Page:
The Laws of Nature

Thursday, October 15, 2009

Self interrogation

Acting upon the recommendation of an artist friend, I decided to read the book "The Shape of Content" by Ben Shahn. His candid analysis of his own art reminded me of how difficult it is for an artist to produce work that's a true reflection of one's self. In his book, Shahn asks himself "What kind of person am I?" and "What kind of art coincides with who I am?" I think these questions are essential to original expression. In answer to the first question about what kind of person I am, I can say that,outwardly, I'm drawn to vivid colors and reflective light. I love to see light dance on moving objects, like water or rotating crystal or ... falling eggshells. I don't care much about local color, but rather the enhanced colors of my imagination which I seem to impose on everything. Inwardly, I'm analytical and prone to see my weaknesses and flaws rather than my strengths. Yet, I feel self-protective about the few good traits that I do possess, especially my ability to endure great difficulty. I guess eggshells fit my inward personality - they're very strong, but break easily when inward force is applied outward (self-criticism), rather than outward force applied inward (criticism from others). Therefore, in answer to Shahn's question: this kind of art DOES coincide with who I am.

8 comments:

Mike said...

Interesting observations, Kathy. If we were in a room together, this subject would carry the conversation for hours. Of that I am certain. There is much to debate about it!

Kathy said...

Mike, I'd like to hear your views on this. I have no doubt that you and I would have a rip-roarin' discussion :)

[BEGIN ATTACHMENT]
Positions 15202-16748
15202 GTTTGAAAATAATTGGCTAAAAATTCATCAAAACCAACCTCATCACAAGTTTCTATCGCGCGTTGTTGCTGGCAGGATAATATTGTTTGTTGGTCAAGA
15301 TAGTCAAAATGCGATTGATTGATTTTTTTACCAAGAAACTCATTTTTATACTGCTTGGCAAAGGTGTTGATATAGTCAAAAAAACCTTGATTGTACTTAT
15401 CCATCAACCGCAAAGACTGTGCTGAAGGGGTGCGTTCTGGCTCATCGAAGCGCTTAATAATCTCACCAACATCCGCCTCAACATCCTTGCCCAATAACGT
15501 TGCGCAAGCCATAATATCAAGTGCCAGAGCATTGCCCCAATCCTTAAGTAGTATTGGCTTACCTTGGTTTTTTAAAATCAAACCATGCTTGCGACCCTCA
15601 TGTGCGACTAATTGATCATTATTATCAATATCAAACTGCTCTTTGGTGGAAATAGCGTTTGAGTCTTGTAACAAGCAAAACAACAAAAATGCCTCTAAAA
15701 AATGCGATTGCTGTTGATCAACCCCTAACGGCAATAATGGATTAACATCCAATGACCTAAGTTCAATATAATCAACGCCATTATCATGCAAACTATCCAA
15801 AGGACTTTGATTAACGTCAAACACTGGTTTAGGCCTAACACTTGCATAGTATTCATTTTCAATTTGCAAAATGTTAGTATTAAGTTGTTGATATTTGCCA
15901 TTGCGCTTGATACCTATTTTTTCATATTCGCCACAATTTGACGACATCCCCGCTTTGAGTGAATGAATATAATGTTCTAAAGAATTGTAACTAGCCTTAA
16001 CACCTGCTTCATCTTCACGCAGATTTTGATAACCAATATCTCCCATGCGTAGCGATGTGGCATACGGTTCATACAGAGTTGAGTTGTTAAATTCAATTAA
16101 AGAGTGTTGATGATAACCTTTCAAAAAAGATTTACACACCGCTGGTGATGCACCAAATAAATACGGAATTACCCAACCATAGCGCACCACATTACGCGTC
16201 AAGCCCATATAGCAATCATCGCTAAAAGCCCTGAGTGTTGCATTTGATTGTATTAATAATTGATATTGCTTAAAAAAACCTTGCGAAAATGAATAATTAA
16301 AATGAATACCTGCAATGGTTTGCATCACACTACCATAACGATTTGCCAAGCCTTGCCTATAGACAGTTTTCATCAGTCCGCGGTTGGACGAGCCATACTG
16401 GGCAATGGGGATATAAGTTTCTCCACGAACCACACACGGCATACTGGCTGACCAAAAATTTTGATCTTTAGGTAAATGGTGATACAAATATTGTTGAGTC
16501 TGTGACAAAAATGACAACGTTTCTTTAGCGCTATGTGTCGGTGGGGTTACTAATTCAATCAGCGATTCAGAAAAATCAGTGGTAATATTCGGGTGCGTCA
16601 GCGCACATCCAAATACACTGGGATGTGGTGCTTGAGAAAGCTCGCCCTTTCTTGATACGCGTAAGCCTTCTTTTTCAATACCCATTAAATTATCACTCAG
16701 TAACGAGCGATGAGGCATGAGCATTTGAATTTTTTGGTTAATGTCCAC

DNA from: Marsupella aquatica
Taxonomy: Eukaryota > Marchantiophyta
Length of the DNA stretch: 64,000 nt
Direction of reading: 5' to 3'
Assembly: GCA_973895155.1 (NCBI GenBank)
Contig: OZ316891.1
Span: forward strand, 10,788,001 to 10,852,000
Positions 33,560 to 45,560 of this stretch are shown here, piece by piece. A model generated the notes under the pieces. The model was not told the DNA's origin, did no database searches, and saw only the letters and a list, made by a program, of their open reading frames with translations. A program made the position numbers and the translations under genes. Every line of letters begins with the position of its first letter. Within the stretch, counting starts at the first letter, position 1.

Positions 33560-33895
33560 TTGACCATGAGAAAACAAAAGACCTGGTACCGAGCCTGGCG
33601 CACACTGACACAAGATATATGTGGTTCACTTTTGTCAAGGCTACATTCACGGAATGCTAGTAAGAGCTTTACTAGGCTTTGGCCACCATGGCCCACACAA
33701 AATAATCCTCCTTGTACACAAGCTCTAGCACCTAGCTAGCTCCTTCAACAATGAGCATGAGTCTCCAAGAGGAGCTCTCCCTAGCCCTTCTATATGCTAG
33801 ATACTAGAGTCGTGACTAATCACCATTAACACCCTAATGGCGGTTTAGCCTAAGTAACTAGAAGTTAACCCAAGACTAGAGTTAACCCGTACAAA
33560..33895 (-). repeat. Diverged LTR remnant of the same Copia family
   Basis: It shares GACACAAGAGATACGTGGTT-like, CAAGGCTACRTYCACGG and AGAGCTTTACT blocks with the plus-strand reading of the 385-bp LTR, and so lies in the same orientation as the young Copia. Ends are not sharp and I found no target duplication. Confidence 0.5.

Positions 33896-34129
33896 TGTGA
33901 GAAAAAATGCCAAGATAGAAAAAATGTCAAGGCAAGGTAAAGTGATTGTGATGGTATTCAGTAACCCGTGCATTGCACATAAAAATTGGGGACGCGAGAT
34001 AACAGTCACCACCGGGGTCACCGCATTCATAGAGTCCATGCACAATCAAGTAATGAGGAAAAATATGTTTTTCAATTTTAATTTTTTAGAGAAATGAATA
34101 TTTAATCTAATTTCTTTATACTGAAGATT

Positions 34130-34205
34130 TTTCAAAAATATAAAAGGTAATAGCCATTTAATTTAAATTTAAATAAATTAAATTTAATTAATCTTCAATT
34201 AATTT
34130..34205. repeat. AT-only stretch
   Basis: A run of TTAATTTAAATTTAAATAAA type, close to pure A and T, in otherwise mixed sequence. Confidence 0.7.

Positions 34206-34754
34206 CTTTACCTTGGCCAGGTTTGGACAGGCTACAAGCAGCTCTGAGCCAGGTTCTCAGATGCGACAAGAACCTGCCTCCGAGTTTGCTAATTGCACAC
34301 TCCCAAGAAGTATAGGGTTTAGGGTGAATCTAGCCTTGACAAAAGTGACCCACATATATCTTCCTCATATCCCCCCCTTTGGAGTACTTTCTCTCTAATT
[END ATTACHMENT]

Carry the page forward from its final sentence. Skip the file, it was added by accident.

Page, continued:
Celeste Bergin said...

Ben Shahn! I know his work...! I thank you for letting me know that he wrote a book...I will definitely look it up. I always think it is comical when people say illustrators weren't/aren't "real" artists. Shahn was a brilliant artist of the first order. I happen to think that communication art *is* fine art..but I know that I am in the minority.
I love your eggshell series and I enjoy learning how you relate to the strong/fragile aspects of the subject. It is rare when an artist devotes the kind of consideration that you have to one subject. Then, of course, we find out that this one subject is not really ONE subject--but a metaphor for all of life. So interesting. Stellar work!

Kathy said...

Thanks for your insightful comments, Celeste. I agree with you about Shahn.

-Don said...

Wow, Kathy, great blog! My mind is reeling right now as I consider what you've written and how I can relate it to me as an artist. I'll be giving it some serious thought. I love what you had to say about local color. I feel much the same way, as I'm sure you've noticed in my work... More later after I've digested this a while longer. -Don

Kathy said...

Don, Shahn's insights are incredibly helpful to me, and others. I'm happy that this touched you as well, and welcome further discussion once you've had time to mull-it-over.

Mark Sheeky said...

I'm not sure that analysis is always helped for the actual creation process... at least I often find that the most "true" works come almost by magic straight from the subconscious without analysis or modification. It's only later when the meaning becomes clear that it shows itself as an accurate reflection of personality. In a way every artist paints themself, but I'm increasingly thinking that the more the idea is "pushed about a bit" the less personal it becomes. Whether good art is personal art is another question. To be popular it seems we need to be personal AND have an average personality (so that many people identify with it). All I can say to that is "Doh!"

Kathy said...

Mark, You raise some very interesting points! Shahn would argue that "the subconscious may greatly shape one's art ... but, the subconscious cannot create art. The very act of making a painting is intending one. Man's most able self is his conscious self- his intending self." As for my work, I spend lots of time deliberating about it and getting to the heart of my individual statement. This is because I'm aware of the fact that my instinct is to imitate what I have seen and liked and I don't want to do that. So, I spend lots of time thinking about my unique relationship with the world and how I want to reveal it to others in two dimensions.